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Discussion on: Keeping Your Code Simple

Alex Lohr

Sometimes, there's an even simpler solution:

const strs = ['hello', 'goodbye', 'farewell', 'aloha'];

strs.sort((str1, str2) => str2.length - str2.length);

const longestString = strs[0];
Nando

I don't think this is a simpler solution, albeit from a logical point of view: it may be understood only considering the outcome of the sorting process, then getting the first item as the one with the minor size...

Lars Gyrup Brink Nielsen • Edited

If you turn that into a reusable function, you will be mutating the array parameter, i.e. sorting it in-place. You would have to clone the array before sorting it to prevent side effects from passing an array into the function.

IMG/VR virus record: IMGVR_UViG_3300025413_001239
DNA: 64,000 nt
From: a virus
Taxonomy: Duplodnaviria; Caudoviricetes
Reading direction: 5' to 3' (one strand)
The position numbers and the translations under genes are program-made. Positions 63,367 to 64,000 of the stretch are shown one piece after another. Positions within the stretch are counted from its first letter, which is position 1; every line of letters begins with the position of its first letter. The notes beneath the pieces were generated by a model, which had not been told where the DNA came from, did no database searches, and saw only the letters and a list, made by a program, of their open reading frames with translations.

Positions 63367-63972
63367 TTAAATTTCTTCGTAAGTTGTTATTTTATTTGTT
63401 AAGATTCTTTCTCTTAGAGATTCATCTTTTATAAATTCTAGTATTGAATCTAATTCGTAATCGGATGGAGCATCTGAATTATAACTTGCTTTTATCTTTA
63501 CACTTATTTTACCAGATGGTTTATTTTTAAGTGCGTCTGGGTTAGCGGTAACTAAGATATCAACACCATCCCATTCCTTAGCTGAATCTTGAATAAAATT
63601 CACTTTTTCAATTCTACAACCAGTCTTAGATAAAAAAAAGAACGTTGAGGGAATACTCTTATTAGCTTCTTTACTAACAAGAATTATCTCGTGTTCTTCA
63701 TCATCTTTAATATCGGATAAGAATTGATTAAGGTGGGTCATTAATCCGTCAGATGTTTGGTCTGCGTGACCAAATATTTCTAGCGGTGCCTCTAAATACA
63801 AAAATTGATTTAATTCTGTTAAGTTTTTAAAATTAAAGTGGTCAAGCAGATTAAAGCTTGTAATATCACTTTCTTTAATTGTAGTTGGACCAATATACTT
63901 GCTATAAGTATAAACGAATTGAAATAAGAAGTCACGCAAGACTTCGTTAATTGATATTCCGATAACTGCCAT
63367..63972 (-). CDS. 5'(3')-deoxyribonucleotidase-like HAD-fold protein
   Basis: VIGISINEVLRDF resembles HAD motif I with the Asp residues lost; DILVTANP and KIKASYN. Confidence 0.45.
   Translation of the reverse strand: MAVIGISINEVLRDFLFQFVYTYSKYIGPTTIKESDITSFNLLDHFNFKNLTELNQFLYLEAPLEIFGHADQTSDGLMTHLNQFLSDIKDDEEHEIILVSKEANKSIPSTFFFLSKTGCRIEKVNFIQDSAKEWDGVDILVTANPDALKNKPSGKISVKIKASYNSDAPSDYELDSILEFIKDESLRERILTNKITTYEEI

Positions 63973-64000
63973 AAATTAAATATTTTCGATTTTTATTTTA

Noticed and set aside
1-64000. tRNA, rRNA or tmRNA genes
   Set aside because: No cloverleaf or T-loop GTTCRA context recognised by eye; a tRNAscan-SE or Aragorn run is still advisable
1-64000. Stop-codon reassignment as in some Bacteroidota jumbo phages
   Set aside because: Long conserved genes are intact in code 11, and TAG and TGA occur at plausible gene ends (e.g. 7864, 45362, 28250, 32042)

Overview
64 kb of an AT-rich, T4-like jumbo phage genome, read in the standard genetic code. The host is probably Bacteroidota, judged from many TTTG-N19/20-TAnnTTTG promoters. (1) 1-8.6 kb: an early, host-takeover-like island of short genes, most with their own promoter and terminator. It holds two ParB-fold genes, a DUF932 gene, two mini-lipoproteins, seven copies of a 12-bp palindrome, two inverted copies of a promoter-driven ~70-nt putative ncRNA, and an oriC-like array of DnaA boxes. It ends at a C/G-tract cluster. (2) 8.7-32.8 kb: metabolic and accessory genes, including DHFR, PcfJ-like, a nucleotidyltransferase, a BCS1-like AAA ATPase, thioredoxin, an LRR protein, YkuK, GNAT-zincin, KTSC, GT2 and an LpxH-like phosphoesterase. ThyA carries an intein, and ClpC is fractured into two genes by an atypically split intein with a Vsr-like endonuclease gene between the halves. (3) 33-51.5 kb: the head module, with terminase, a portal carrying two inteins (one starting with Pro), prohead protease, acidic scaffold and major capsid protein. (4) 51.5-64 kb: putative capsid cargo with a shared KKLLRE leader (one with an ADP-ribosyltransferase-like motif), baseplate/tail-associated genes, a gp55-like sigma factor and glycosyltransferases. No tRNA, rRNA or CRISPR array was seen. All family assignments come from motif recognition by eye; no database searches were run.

Also, you made a mistake. You compare str2.length to str2.length (both are str2).

function longest(xs) {
// Shallow clone
xs = [...xs];
xs.sort((a, b) => b.length - a.length);

return xs[0];
}

Or with reusable functions

function compareLength(a, b) {
return b.length - a.length;
}

return first;
}

function longest(xs) {
xs = shallowClone(xs);
xs.sort(compareLength);

}

function shallowClone(xs) {
return [...xs];
}
theMightiestT

i thought the same... and if you have strings with numbers, then add a return (a-b) or something...

Evaldas

Seems that sort has worse performance compared to reduce. Reduce is O(n) while sort is O(n long)